Navy frigate gives visitors an eyeful as it prepares for sovereignty exercise

HMCS Fredericton struts its stuff


Commander Bob Auchterlonie has a warning for visitors trying to navigate the cramped stairwells of the HMCS Fredericton.

"If you're not facing a ladder you'll find a quick way down," he says, as some of the 206 crew members of the Navy frigate scuttle up and down as if they're navigating a typical staircase.

The Fredericton, affectionately known to its crew as "Freddie," was at anchor on Frobisher Bay last week gearing up for Operation Nanook. The sovereignty exercise saw the ship link up with the coast guard, RCMP and other government agencies for drug bust and environmental clean-up exercises in the South Baffin area last week.

The ship's crew is happy to show off the Fredericton's capabilities and invited about 100 Canadian Rangers, reporters, and Iqalummiut to come aboard for a demonstration.

First of all, while the ship is nearly 135 metres long and stands about the height of a three-storey building out of the water, it can move in a hurry.

Speaking over the public address system, Auchterlonie says the Fredericton can get from zero to 30 knots (56 kilometres an hour) in one minute and ten seconds and back to a dead stop in another 40 seconds, needing just 250 metres to screech to a halt.

To generate this power, the ship burns 5,500 litres of diesel per hour at top speed, while generating 1,200 kilowatts of electricity to run the all of the ship's myriad systems.

The crew then shows off Fredericton's maneuvering capabilities, getting up to speed and then making sharp weaving turns, banking the ship about 30 degrees. The landlubber guests hang on to the rails for dear life, but the crew stand casually on the flight deck, feet wide apart, hands crossed behind their backs. They've done this before.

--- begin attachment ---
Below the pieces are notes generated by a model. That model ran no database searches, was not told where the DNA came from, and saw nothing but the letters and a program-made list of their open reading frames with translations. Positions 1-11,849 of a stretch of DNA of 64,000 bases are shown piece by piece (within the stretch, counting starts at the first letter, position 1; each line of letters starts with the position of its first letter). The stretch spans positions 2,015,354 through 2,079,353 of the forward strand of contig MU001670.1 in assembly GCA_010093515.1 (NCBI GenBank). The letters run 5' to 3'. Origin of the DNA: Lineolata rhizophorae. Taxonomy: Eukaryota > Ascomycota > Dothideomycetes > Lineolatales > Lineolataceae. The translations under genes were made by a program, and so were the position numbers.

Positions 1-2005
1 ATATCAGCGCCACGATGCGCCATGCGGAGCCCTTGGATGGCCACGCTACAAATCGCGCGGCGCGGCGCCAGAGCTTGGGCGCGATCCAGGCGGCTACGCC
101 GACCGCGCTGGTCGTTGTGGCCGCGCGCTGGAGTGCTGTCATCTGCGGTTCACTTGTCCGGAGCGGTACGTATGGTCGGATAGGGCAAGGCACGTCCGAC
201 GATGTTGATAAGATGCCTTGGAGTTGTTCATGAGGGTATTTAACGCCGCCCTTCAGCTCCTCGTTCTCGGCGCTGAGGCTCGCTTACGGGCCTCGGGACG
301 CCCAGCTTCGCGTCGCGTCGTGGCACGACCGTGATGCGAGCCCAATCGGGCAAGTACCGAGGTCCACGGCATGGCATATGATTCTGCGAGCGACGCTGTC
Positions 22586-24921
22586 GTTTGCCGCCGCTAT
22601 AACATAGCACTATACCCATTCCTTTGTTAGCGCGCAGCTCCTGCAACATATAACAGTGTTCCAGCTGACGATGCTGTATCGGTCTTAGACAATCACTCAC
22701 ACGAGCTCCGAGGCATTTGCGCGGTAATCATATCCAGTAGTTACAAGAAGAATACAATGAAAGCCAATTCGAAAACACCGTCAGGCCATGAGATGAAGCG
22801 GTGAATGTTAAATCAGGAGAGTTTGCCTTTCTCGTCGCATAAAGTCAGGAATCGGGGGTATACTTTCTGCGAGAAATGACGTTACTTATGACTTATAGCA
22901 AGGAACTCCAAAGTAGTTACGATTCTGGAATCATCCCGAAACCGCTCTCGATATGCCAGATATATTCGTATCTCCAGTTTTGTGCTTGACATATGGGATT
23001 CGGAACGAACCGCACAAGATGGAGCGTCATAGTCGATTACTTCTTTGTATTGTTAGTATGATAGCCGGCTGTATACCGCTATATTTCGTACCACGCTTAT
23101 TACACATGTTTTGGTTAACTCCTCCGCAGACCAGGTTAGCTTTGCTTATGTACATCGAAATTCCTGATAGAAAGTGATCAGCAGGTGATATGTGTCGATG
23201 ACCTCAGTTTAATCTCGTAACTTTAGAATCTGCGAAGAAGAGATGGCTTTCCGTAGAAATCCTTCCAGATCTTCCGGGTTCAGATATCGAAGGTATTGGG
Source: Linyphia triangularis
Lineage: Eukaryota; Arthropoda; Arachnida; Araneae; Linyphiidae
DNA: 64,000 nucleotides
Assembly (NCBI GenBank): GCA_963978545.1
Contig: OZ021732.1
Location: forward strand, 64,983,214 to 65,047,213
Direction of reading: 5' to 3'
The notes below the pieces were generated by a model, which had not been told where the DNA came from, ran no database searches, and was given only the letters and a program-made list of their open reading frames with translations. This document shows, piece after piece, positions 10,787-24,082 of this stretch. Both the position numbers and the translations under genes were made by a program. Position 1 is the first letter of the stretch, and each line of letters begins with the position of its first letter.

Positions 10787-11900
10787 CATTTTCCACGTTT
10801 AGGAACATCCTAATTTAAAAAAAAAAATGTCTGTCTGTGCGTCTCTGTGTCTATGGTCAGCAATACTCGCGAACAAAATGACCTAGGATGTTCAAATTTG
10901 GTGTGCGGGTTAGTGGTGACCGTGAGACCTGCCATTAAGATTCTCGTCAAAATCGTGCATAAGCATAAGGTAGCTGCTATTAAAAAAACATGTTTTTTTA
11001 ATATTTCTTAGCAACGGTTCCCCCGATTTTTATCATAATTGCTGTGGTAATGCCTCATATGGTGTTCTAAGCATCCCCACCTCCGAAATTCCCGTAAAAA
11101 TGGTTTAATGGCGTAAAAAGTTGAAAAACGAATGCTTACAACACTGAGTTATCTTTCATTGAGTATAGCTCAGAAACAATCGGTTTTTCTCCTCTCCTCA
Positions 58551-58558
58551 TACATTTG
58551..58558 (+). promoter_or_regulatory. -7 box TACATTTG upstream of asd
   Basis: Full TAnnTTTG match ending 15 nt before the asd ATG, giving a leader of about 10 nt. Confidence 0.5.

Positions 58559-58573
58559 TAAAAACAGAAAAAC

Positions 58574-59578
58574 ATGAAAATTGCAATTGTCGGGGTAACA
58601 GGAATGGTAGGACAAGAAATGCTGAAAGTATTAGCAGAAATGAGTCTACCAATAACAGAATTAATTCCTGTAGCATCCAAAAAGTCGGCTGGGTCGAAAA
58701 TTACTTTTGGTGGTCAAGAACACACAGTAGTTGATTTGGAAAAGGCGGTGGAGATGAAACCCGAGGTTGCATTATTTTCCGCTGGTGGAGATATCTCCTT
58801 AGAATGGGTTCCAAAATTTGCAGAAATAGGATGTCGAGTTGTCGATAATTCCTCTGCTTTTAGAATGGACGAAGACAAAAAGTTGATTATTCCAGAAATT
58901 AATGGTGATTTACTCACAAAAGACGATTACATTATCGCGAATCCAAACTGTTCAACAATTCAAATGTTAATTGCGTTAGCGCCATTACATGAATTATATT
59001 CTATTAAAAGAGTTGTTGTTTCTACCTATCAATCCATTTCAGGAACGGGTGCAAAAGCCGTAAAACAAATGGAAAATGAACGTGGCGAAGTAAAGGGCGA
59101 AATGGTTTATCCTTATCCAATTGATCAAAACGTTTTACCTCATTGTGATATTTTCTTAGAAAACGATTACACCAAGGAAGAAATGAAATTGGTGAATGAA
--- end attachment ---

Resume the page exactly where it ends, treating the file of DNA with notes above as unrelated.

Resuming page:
While Halifax-class frigates like the Fredericton are the smallest in the Navy's fleet, they're also the most versatile. Built in the early 1990s primarily for anti-submarine warfare, the frigates have taken on new roles, such as law enforcement on the high seas past Canada's 200-mile territorial limit.

"They're pretty much the workhorse of the Navy right now," says bridge watch keeper Andrew Tunstall.

The crew shows off the Fredericton's flexibility by chucking a dummy nicknamed Oscar over the side. To cries of "Man overboard!" sailors stationed at the ship's bow point back towards poor Oscar, who's floating helplessly in the frigid water.

The ship banks hard around and dispatches a Zodiac with two sailors to fish the dummy out of the water. It's done in four minutes and 17 seconds, Auchterlonie reports.

But for all its rescue capabilities, the Fredericton is still a weapon of war, equipped with missiles, torpedoes, depth charges and machine guns. It's also equipped with a Phalanx anti-missile system that can spray out 1,500 rounds of ammunition in 20 seconds to shoot down certain types of incoming rockets.

Then there is the 57-millimetre cannon that can hurl 121 shells up to 17 kilometres before being reloaded.

"It's deadly accurate," says master seaman Robert Keenan.

Back on the flight deck, Canadian Ranger Jack Maktar of Pond Inlet is battling a case of seasickness. He says he's not used to the slow, rolling movement of a boat as big as the Fredericton.

Nevertheless, Maktar is thoroughly impressed with the ship.

"It's very cool. I love it," he says. "It's probably faster than my boat."

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